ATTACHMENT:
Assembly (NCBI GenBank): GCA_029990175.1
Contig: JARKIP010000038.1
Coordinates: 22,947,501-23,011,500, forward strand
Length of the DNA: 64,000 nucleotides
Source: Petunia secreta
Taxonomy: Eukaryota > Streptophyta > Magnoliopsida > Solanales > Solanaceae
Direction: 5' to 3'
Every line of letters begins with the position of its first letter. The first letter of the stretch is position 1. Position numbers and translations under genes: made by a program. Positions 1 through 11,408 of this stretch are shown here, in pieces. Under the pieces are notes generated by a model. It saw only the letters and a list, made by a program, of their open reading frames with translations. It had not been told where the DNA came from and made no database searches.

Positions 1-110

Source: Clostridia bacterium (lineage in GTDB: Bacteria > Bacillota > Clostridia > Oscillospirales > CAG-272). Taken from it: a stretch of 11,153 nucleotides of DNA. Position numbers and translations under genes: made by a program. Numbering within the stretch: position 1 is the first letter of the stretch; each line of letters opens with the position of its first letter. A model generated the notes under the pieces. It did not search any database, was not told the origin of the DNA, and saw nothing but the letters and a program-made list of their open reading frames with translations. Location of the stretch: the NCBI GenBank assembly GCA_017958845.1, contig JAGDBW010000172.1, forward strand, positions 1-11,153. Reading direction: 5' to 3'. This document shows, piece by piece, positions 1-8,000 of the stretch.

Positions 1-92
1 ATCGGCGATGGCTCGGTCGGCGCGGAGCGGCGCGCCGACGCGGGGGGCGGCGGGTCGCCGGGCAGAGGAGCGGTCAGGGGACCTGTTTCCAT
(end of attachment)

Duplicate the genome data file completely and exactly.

Assembly (NCBI GenBank): GCA_029990175.1
Contig: JARKIP010000038.1
Coordinates: 22,947,501-23,011,500, forward strand
Length of the DNA: 64,000 nucleotides
Source: Petunia secreta
Taxonomy: Eukaryota > Streptophyta > Magnoliopsida > Solanales > Solanaceae
Direction: 5' to 3'
Every line of letters begins with the position of its first letter. The first letter of the stretch is position 1. Position numbers and translations under genes: made by a program. Positions 1 through 11,408 of this stretch are shown here, in pieces. Under the pieces are notes generated by a model. It saw only the letters and a list, made by a program, of their open reading frames with translations. It had not been told where the DNA came from and made no database searches.

Positions 1-110

Source: Clostridia bacterium (lineage in GTDB: Bacteria > Bacillota > Clostridia > Oscillospirales > CAG-272). Taken from it: a stretch of 11,153 nucleotides of DNA. Position numbers and translations under genes: made by a program. Numbering within the stretch: position 1 is the first letter of the stretch; each line of letters opens with the position of its first letter. A model generated the notes under the pieces. It did not search any database, was not told the origin of the DNA, and saw nothing but the letters and a program-made list of their open reading frames with translations. Location of the stretch: the NCBI GenBank assembly GCA_017958845.1, contig JAGDBW010000172.1, forward strand, positions 1-11,153. Reading direction: 5' to 3'. This document shows, piece by piece, positions 1-8,000 of the stretch.

Positions 1-92
1 ATCGGCGATGGCTCGGTCGGCGCGGAGCGGCGCGCCGACGCGGGGGGCGGCGGGTCGCCGGGCAGAGGAGCGGTCAGGGGACCTGTTTCCAT